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A new EU policy for soil protection

Source:Source:3rd International UNESCO Conference on Geoparks Proceedings Published:Jul 29,2008


Soil can be considered a nor-renewable resource, as it takes hundreds of years to produce a few centimeters of soil. The European Commission has proposed a strategy to ensure that Europe’s soils remain healthy and capable of supporting human activities and ecosystems.

Good quality soil is essential to our economic activities as it provides us with food, drinking water, biomass and raw materials - and all our human activities are somehow related to soil. But soil degradation is accelerating across the EU, with negative effects on human health, ecosystems and climate change - and on our economic prosperity and quality of life. To reverse this trend, the Commission’s strategy sets a common EU framework for action to preserve protect and restore soil. Member States must take action to tackle threats such as landslides, contamination, soil erosion, the loss of soil organic matter, compaction, salinisation and sealing wherever they occur, or threaten to occur, on their national territories.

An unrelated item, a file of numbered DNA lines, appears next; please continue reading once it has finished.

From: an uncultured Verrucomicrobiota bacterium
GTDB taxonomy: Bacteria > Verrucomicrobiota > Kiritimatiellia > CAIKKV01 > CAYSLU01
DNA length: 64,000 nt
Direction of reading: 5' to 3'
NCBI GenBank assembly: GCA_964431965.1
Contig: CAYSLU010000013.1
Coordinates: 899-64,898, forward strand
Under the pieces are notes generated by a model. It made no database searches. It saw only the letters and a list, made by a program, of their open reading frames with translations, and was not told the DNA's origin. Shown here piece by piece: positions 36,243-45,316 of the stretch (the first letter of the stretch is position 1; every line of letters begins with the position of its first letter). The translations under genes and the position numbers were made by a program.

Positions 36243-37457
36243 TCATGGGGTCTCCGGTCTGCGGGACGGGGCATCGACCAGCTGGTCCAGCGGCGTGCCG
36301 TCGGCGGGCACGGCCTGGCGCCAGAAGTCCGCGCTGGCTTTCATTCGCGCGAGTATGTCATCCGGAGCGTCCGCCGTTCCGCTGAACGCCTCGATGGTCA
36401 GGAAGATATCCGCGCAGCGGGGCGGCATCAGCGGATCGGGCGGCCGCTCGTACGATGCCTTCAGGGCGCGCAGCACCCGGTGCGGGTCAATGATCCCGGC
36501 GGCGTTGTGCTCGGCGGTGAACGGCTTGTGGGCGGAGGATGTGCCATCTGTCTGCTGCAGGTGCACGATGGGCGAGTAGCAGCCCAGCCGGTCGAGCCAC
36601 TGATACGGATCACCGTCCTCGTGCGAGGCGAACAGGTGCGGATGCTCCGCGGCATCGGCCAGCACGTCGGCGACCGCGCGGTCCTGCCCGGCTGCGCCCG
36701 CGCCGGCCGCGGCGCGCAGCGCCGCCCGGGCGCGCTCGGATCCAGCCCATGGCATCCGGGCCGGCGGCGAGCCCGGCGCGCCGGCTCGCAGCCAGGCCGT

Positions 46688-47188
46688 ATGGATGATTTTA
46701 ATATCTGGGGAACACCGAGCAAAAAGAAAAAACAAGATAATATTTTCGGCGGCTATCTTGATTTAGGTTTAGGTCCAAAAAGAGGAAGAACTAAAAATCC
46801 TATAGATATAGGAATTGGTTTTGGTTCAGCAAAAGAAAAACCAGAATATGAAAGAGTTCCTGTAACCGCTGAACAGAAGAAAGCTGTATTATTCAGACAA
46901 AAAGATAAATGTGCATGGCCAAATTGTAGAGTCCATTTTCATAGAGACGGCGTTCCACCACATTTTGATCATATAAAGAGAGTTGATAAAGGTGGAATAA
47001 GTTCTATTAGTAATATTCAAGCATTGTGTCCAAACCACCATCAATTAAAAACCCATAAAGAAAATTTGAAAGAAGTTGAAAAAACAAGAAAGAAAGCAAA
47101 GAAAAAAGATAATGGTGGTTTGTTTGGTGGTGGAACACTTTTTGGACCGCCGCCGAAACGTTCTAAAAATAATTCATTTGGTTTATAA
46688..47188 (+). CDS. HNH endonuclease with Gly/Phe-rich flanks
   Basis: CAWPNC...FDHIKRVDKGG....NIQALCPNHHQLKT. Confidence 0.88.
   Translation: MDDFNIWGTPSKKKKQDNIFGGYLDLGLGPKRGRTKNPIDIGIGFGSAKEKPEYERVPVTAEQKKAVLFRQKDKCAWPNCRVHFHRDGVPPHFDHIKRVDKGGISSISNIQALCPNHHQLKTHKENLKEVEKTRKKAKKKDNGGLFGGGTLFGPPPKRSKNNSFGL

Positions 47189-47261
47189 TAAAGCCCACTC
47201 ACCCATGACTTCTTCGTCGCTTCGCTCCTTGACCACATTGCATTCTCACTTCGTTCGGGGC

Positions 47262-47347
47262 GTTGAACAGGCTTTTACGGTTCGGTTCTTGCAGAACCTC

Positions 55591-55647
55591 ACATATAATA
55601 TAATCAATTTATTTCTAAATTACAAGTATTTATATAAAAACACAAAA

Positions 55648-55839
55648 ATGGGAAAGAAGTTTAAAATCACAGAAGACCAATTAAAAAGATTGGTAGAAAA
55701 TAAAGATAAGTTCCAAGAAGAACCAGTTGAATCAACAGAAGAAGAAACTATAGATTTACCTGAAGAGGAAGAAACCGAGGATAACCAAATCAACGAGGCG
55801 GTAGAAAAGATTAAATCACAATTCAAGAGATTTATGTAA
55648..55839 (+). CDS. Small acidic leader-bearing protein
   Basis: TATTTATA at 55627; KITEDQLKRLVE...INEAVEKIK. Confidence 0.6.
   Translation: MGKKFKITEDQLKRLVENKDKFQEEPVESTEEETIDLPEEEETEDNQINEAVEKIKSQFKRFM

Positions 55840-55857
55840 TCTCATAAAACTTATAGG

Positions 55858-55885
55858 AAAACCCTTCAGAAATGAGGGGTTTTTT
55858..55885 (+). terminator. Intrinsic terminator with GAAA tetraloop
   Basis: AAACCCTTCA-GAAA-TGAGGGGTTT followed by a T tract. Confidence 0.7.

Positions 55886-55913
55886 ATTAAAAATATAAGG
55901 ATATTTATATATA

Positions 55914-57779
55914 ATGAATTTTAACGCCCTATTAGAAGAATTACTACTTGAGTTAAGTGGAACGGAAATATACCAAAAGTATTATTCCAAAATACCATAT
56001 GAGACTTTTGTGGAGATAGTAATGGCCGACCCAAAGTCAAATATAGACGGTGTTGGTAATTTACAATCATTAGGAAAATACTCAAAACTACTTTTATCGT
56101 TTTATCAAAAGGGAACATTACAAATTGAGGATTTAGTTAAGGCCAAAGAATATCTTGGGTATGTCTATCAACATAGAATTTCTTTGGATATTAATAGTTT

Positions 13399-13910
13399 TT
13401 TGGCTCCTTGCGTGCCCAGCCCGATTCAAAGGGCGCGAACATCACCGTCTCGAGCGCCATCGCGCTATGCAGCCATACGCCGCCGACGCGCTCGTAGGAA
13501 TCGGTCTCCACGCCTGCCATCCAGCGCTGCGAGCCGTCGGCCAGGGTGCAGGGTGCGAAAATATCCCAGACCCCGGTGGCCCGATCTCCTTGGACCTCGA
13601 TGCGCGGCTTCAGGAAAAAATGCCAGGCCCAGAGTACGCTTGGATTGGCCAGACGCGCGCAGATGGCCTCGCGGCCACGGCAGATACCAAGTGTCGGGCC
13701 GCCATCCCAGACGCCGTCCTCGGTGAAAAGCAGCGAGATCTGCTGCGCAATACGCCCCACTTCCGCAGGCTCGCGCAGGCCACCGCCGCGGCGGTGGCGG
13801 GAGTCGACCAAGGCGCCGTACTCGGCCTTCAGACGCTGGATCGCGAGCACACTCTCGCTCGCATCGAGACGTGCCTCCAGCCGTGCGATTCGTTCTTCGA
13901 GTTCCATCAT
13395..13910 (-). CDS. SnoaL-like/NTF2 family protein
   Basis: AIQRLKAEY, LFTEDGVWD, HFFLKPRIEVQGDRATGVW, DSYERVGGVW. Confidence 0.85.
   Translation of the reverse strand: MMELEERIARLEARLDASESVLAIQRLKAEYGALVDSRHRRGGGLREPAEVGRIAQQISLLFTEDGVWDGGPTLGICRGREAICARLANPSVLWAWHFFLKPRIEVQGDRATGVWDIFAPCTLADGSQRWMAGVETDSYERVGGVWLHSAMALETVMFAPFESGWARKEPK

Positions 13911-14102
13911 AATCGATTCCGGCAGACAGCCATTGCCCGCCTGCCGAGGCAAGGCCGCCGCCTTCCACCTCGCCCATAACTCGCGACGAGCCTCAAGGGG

Soil is a prime example of the need to think global and act local. That is why the Commission proposed a common framework at EU level which will set a level playing field and aim at the same level of protection of soils throughout the EU, while leaving Member States ample room to take into account national situations in their implementation. The aim is to ensure that citizens today and in the future benefit from soils that are able to perform a wide range of different functions, providing us with all the services that we need. Soil protection in Europe will require an enormous effort of awareness raising in particular among the general public and the policy makers but also land users. This will imply the active collaboration of all scientific disciplines including in particular, but not only, geoscientists.

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